May 1st or May Day, the world around, conjures images of flowers born from April showers. Placing cones bursting full of blossoms upon the front doors of unsuspecting loved ones and neighbors. May poles with colorful ribbons being woven round by dancing happy young girls in layered dresses skipping to live music being played and happy standersby clapping and welcoming sunny days and new green leaves on the trees. Is it just me? This version of May Day has roots in many cultures extending as far back as Ancient Rome. This was not exactly the 1st of May picture we encountered in our corner of Copenhagen this past Fredag.
May 1st is also – you may or may not know – known as Labor Day or International Worker’s Day in many parts of the world. Adopted in 1889 by socialized countries to commemorate the 100th anniversary of the French Revolution as well as American labor union strikes of the late 19th century pushing for fairer working conditions, including the 8-hour work day. We now live in the socialized country of Denmark who takes their May 1st celebrating very seriously. It is somewhat of a sacred institution here. At least for some. Every year the large Fælledparken – in our neighborhood – turns into a enormous union rally and party on the lawn. Booths set up for each labor union. There are speeches by local illuminati including the Prime Minister and others, followed by live music, DJ’s, food, carnival rides, cheap white wine and Tuborg beer – all to celebrate the day of the worker. And no one works. Well – most people aren’t working. It is a school holiday and bank holiday, so we all had a free day off. And to celebrate – almost everyone drinks. A lot. Skål to the working man!
To be fair, maybe we did not truly celebrate May 1st as a festive Dane. I feel fairly confident that if I had two able feet to walk with and wasn’t concerned about the escalating level of intoxication coming to and fro the park out on our neighborhood streets, we would have cruised through Fælledparken and checked it out. When in Copenhagen, right? But having experienced just a fragment of its celebrants on their way to the celebration made me a wee bit wary in my crutching for my life current condition. Open containers? Underage drinking? Check and check. Oh – that’s right. Did you know that you can legally buy alcohol here at 16. Yes. 16. So maybe they weren’t actually underage. But alcohol was everywhere. And the cans, bottles, cheap white wine and emptied bubbly all left exactly where it was finished. On the sidewalk. On the corner. By the cafe door. By our door. I am not intending to lay judgement. To each his own I usually say. And to be honest not one of these boisterous young attendees was really doing anything inappropriate that I witnessed – just celebrating a free day communally. And festively. And drunkly. Unlike other Danish holidays that we have experienced when the city shuts down and feels cavernous and echo-ey – leaving us to wonder where have all the people gone? (And where are we supposed to get groceries?) In contrast, May 1st was PACKED. To the brim. At least in our neighborhood. We waited alongside the throngs and masses for the bus that was late due to being over capacity – so packed, and filling more at each stop, that our children were worried that they were to be boxed in at the back of the bus and would be unable to get off at the requisite stop. Fear not, dear reader, as all of us – even I with my crutches – were able to maneuver the burgeoning bus crowd and make it to our destination.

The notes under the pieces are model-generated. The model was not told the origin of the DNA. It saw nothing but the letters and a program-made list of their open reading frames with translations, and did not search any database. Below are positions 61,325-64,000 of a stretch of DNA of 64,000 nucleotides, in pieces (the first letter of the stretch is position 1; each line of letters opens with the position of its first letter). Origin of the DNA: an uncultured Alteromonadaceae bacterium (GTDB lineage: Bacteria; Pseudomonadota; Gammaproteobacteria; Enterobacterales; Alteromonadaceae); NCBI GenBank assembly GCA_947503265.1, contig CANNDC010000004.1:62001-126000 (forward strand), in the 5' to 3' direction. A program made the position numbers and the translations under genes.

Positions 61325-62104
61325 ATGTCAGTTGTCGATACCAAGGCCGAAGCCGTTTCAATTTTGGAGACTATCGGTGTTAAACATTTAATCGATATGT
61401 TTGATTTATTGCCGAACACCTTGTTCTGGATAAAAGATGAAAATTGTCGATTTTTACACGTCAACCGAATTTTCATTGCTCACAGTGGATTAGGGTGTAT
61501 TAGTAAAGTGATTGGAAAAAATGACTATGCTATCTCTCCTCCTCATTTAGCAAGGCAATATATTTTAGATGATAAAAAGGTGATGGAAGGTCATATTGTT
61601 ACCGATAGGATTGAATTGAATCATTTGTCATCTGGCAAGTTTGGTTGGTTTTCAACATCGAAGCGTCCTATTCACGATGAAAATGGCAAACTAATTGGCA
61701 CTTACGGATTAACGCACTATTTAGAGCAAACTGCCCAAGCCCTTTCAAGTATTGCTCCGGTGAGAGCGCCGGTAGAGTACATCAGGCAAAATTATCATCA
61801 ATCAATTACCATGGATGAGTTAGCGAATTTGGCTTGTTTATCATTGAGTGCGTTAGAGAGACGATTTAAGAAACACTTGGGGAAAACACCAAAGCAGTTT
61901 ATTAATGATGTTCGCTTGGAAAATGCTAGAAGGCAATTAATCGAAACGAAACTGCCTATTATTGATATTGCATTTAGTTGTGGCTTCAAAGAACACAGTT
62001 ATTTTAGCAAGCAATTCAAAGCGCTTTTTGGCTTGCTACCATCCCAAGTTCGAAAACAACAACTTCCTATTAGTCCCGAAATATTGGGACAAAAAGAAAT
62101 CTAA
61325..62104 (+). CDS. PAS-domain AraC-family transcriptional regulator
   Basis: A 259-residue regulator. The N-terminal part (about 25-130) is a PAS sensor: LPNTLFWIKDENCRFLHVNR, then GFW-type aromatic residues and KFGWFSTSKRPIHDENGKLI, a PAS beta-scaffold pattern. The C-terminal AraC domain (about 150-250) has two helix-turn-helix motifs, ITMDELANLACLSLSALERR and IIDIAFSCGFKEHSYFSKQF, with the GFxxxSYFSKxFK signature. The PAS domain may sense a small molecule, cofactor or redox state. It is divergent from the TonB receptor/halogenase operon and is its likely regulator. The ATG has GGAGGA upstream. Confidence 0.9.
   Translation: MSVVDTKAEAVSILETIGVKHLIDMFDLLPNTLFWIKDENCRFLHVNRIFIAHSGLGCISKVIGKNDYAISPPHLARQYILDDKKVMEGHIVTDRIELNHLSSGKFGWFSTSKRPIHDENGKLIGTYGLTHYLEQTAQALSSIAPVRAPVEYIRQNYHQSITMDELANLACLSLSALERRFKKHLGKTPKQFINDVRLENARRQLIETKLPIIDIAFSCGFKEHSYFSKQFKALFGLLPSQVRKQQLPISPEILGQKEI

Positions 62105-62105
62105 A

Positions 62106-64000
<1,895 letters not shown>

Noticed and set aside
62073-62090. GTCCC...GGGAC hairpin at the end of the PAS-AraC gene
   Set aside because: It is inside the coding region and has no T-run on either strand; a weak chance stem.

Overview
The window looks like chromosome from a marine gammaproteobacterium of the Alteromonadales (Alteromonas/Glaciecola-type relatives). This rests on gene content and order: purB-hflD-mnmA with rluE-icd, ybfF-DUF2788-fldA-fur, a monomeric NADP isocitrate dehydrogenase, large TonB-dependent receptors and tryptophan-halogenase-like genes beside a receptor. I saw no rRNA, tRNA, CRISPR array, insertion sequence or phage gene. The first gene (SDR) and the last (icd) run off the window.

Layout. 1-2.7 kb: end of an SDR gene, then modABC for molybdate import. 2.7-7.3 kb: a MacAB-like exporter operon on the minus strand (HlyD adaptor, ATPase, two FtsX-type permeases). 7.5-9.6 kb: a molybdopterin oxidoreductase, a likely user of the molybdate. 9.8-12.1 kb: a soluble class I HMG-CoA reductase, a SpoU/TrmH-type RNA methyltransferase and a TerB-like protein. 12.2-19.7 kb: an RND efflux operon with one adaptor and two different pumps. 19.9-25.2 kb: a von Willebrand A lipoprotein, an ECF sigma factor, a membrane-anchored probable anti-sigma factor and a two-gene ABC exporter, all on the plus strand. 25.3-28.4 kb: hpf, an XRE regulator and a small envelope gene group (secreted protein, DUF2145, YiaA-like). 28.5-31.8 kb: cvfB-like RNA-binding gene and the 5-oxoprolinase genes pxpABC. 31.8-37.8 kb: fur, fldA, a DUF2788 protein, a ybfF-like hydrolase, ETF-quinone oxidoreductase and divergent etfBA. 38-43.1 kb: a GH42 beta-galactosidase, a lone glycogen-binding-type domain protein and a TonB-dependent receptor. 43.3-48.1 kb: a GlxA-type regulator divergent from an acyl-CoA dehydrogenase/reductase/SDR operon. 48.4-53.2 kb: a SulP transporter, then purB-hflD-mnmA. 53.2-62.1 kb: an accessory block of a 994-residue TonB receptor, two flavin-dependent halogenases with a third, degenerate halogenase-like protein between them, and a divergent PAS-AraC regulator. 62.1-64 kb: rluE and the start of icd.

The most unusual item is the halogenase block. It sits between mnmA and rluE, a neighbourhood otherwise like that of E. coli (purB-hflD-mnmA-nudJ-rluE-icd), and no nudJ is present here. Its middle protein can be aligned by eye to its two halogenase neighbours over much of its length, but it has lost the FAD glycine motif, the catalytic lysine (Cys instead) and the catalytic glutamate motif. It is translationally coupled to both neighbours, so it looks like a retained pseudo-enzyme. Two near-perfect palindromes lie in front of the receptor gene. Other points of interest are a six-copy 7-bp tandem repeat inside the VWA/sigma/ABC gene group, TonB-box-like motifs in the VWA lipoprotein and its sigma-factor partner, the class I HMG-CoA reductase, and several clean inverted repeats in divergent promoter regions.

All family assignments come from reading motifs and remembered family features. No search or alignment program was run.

So what did we do on this 1st of May? We celebrated this most Danish of holidays with an invitation to join some Danish and American friends at the opening of an outdoor seating patio for two little cafes in our neighboring neighborhood, Nørrebro. Lækkerier på Nørrebro is known for its fabulous cakes, Danish rugbrød sandwiches and latina Pisco Sours. Next door is the Green Buddha offering delicious thai fare and Singha beer. Order up, bundle up (it was cold) and listen to the festive South American rhythms of Trypical Cumbia – band members hailing from Chile, Columbia, England and Ecaudor singing in Spanish. Ai! Ai! Ai! All of this painted against the graffiti’d backdrop of Vedbæksgade (remember gade means street) made it a very colorful outing. How does this all fit together? Did it make sense? Not in a traditional sense. But as newly minted citizens of the world, sharing it with our new friends, throwing around an American football, it felt like a celebration indeed. We sat outside and enjoyed the music on this abnormally chilly May 1st (so I’m told by two Danes who would know) wrapped up in the cafe’s fleece blankets, and shared stories and talked of new plans and enjoyed excellent cake and a new sense of growing community. For this I will happily celebrate in solidarity.
Happy Maj to you and yours!